Functional stability of mycorrhizal interactions in woody natives and aliens facing fire disturbance.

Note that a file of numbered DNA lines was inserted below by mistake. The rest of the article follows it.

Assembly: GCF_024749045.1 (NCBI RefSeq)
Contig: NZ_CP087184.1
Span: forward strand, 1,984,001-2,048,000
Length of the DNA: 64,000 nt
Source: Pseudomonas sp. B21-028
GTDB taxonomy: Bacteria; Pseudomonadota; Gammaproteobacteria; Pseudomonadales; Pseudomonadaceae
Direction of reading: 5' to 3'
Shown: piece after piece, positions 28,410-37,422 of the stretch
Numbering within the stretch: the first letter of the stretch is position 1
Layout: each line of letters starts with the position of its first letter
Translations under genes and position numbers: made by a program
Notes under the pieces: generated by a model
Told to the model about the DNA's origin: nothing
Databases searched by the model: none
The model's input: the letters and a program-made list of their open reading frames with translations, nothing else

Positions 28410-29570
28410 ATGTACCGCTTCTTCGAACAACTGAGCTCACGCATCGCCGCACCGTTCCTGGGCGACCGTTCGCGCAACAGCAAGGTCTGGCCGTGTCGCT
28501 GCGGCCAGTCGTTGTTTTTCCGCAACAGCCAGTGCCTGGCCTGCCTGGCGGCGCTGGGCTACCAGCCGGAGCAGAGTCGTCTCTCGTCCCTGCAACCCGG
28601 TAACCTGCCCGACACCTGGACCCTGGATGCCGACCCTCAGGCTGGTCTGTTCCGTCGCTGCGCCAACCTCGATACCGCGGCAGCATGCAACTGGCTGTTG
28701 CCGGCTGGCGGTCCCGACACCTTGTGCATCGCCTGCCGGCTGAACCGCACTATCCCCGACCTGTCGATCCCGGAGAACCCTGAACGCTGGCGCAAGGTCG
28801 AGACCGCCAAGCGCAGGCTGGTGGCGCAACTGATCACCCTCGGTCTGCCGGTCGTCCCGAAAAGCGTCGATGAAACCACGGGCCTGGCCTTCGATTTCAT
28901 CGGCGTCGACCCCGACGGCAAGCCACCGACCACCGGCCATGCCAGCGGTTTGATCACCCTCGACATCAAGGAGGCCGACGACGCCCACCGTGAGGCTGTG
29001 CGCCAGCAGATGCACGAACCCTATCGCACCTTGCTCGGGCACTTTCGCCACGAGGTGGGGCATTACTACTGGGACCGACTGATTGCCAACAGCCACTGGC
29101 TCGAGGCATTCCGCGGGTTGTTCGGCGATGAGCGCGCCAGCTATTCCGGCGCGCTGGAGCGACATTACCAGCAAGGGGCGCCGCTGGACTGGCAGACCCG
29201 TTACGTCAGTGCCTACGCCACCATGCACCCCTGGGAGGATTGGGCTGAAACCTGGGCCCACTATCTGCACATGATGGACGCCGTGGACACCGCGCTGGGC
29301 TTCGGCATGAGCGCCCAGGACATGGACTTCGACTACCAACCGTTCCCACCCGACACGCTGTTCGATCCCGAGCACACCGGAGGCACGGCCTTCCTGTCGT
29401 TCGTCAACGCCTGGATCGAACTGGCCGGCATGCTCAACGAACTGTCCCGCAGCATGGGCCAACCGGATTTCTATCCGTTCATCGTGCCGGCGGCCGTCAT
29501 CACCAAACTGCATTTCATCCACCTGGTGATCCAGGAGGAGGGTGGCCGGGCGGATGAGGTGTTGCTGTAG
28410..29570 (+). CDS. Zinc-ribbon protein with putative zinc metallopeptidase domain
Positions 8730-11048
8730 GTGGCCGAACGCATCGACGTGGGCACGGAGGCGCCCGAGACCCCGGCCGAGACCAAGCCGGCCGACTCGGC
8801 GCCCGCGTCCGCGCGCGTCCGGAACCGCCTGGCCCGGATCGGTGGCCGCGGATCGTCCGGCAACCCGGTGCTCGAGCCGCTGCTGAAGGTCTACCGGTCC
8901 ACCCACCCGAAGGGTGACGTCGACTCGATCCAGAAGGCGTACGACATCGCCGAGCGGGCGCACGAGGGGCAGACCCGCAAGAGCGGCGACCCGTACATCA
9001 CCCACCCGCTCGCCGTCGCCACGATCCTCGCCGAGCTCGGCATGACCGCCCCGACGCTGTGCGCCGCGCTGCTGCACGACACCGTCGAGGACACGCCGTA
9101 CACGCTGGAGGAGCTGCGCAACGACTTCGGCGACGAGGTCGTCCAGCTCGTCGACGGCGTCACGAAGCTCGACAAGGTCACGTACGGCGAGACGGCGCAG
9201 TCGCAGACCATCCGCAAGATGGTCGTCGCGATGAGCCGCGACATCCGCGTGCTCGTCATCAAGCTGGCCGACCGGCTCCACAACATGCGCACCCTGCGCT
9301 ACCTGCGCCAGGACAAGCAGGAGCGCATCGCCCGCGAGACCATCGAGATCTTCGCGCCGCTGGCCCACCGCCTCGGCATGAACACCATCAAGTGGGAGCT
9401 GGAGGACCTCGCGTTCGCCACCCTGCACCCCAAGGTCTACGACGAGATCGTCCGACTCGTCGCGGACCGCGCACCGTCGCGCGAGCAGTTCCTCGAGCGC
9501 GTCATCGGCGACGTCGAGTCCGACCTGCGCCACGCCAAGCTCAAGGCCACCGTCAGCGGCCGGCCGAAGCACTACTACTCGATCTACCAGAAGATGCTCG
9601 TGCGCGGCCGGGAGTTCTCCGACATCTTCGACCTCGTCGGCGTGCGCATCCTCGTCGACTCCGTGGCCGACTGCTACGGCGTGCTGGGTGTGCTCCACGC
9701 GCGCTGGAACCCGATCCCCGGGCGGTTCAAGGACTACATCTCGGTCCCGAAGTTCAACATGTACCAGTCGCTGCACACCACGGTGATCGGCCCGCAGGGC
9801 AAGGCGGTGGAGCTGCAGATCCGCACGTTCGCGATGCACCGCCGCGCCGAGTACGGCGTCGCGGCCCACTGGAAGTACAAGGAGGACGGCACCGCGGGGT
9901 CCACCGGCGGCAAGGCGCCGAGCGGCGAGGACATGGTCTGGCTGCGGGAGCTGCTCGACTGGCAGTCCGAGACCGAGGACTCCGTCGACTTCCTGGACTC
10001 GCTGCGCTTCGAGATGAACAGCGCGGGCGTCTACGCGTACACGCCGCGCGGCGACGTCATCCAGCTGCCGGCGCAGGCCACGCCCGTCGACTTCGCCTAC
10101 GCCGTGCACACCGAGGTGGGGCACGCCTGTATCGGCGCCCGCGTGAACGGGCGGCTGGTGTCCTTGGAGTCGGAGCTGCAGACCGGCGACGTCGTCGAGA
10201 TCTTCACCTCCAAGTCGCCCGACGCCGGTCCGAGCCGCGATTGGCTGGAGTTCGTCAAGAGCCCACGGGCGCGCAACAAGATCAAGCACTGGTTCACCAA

Changes in soil biota following fire and its successive influence on their interactions with plants may have direct implications on the invasion success of woody alien species in fire-prone ecosystems. In this work, we experimentally addressed if soil biota from burned and unburned areas differentially affect growth and nutrition of two dominant woody natives (Lithraea molleoides and Vachellia caven) and three woody invaders (Gleditsia triacanthos, Ligustrum lucidum and Pyracantha angustifolia) that occur on fire-prone ecosystems of central Argentina. Our results indicate that growth and P content in tissues of both woody natives Lithraea and Vachellia were generally benefited by arbuscular mycorrhizal fungi (AMF) and that these effects did not strongly differ between AMF communities from burned and unburned soils. In the case of alien species, differences in growth and nutrition in response to AMF were related more to the identity of the invader than on the provenance of the soil biota. This study provides evidence on the important role that soil biota may have in the success of woody aliens in these ecosystems and on the functional stability of AMF communities facing disturbances.